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robert brown

All about truffles

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General List of Approved Products

Aloe Vera (above ground parts)

Bat nut or devil pod (Trapa bicornis)

Breads, cakes, cookies, and other bakery goods

Candies

Cannonball fruit

Chinese water chestnut

Coffee (roasted beans only)

Fish

* Flower bulbs

Fruits, canned

Garlic cloves (peeled)

Lily bulbs (Lilium spp.) for planting

Maguey leaf

Matsutake

Mushrooms

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Palm hearts (peeled)

Sauces, canned or processed

Seaweed

* Seeds for planting or consumption

Shamrocks leaves without roots or soil

St. John's Bread

Singhara nut (Trapa bispinosa)

Tamarind bean pod

Truffles

Vegetables, canned or processed

Water chestnut (Trapa natans)

http://www.cbp.gov/xp/cgov/travel/clearing...i_prod_inus.xml

From the official web site for customs. Print it. I had the same thought in mind, but I decided I'll probably while I'm there just eat a lot more than thought to be humanly possible.

Cheers


Edited by pedalaforte (log)

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You should also bear in mind that (white) truffles do not keep for very long, the moment they come out of the ground they start deteriating, and are most definitely best consumed as fresh as possible. Although packing them in rice has been advocated as a method of storing them, our truffle hunter friend wraps them in a paper towl and puts them in a small plastic container, good for a few days, long enough to get home if you buy them just before you leave.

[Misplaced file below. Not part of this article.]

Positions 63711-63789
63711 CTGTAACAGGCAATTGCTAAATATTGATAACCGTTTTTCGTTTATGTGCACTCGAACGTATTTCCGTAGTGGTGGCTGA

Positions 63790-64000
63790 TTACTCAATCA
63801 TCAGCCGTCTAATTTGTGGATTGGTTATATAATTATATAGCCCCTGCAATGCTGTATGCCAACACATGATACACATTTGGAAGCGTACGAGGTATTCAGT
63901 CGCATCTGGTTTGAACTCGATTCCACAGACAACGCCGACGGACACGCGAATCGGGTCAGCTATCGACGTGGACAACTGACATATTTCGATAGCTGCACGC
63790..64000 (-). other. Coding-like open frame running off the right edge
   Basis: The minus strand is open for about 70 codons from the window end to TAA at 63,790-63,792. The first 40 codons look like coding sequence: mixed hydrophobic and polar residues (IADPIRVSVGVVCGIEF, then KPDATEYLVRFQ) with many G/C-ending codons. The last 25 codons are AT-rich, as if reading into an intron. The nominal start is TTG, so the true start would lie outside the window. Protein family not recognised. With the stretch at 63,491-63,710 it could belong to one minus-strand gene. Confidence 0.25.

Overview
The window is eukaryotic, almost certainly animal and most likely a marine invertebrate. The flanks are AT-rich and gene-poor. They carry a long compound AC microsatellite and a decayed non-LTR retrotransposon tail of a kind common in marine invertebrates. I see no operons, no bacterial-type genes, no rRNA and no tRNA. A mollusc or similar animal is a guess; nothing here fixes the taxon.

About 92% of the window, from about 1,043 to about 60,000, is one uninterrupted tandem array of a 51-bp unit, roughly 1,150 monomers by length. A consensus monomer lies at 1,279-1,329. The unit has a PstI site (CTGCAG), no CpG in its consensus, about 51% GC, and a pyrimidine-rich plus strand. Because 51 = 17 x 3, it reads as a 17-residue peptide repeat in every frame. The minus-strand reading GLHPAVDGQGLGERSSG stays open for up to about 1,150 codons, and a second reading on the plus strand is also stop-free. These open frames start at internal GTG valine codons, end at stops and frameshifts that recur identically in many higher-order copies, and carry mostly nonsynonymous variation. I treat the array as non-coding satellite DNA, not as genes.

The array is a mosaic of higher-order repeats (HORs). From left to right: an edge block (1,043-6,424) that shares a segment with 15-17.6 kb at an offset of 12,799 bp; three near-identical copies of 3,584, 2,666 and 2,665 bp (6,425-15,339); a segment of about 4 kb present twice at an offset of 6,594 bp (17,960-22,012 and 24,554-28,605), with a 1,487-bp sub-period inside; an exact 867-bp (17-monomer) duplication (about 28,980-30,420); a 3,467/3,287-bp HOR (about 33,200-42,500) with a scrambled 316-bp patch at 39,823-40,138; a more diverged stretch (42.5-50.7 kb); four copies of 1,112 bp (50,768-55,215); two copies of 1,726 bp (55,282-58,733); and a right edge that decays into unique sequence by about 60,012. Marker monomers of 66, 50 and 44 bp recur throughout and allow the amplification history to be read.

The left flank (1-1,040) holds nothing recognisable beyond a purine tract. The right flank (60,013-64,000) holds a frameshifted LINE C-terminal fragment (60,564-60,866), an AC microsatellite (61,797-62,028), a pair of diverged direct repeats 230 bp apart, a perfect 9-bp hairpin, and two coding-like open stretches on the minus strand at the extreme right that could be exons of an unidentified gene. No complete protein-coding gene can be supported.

Too many restaurants in Piedmont, too little time in life

Villa Sampaguita

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You should also bear in mind that (white) truffles do not keep for very long, the moment they come out of the ground they start deteriating, and are most definitely best consumed as fresh as possible. Although packing them in rice has been advocated as a method of storing them, our truffle hunter friend wraps them in a paper towl and puts them in a small plastic container, good for a few days, long enough to get home if you buy them just before you leave.

Thanks all .... and yes I will be bringing them home within a day or two....

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Ok - so I bought a truffle slicer - typical wook handle serated blade - adjustable thinkness.

Here is my problem... the truffles seem to not slice will - they break apart on me - if I use a mandolin or good vegatable peeler I do not have that problem. The truffles are not dry - so that is not the issue....

My question - could it be the blade thickness? Are all created equal? Is there a brand best recomended?

Thank you for your help.

Mark

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Ciao. sounds like it could just be a dull blade? But that would be pretty strange on a new slicer. I've used a couple and haven't had your experience...that's a strange problem you have! Use the mandolin. Or maybe you are going for too thin of a slice? Just be careful, those things can give you the most painful cuts..or slices!

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I have used many different truffle slicers. The traditional slicers are pretty rudimentary. To maximize surface area and aroma a "microplane" is very good. Llikewise, using light pressure on a box grater works well. If you want slices, by far the best one I've found is the "Tartufolo" from GEFU. It's German and I found mine in a great little shop in Florence not far from the Duomo a few years ago. I've seen them online since. It is easily adjustable, cuts nice thin shavings and is easy to hold in the hand over a plate to shave truffles tableside. A Benriner from Japan works well too. Not very pretty, and awkward at the table, but if you're working behind the scenes in the kitchen you'll find it gives you perfect slices.

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